Understanding the viability of military alliances. How the perspectives of interests and identity can explain why NATO survived and SEATO failed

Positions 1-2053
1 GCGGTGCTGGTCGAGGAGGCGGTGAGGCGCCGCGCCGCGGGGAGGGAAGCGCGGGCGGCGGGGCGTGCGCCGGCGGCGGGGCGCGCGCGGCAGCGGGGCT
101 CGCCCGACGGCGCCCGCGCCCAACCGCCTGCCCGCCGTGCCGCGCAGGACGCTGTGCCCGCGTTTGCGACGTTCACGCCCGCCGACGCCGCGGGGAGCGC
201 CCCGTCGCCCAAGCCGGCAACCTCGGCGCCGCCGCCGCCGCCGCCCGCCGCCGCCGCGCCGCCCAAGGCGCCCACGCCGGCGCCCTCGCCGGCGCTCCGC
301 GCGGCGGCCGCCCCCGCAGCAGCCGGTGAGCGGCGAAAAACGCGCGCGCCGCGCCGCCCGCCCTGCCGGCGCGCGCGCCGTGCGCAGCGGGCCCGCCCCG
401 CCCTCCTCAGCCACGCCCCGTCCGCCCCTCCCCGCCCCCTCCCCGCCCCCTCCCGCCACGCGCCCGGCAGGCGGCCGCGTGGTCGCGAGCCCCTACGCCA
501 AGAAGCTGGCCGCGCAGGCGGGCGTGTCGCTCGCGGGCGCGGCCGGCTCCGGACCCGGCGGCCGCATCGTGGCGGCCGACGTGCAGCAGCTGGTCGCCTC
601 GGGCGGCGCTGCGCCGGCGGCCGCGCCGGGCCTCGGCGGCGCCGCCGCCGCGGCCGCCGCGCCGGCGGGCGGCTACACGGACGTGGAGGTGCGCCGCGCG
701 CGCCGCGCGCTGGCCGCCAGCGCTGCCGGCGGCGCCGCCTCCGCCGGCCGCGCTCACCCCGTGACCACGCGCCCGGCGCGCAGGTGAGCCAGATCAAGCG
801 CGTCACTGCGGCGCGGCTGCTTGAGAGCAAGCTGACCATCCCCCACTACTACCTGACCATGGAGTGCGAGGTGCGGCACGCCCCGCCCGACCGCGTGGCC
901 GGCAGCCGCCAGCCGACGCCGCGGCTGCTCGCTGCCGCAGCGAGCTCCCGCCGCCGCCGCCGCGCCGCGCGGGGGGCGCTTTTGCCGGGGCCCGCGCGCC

Are we able to explain why some alliances are stronger than others? Much has been written on alliances between states, how they are formed, how they evolve and why they continue or dissolve. Most of the current studies within International Relations literature are dominated by traditional theories such as Realism and Liberalism. But are they both able to answer all the questions as to why alliances form, evolve or dissolve completely? In this study, a comparison between two specific cases is made. Both NATO and SEATO were founded in the same era, in the same context and with the same purpose. How is it then that NATO is still going strong today while SEATO dissolved? To find an answer to this question, Liberalism and Constructivism both shed light on the two alliances. Liberalism has been one of the most influential theories in international organizations when it comes to describing the behavior for international organizations and focuses mostly on the common interests of states. Constructivism on the other hand, is a school of thought that has gained more attention in recent years and shifts the focus more towards more interpretative reasons such as common norms and identity as to why states should cooperate. Empirical results of this study show that the liberal hypotheses are confirmed while constructivist hypotheses cannot, for the most part at least, be confirmed with the presented literature. This means that the fate of alliances seems to be based on interest calculations of its members and that identity only plays a marginal role.
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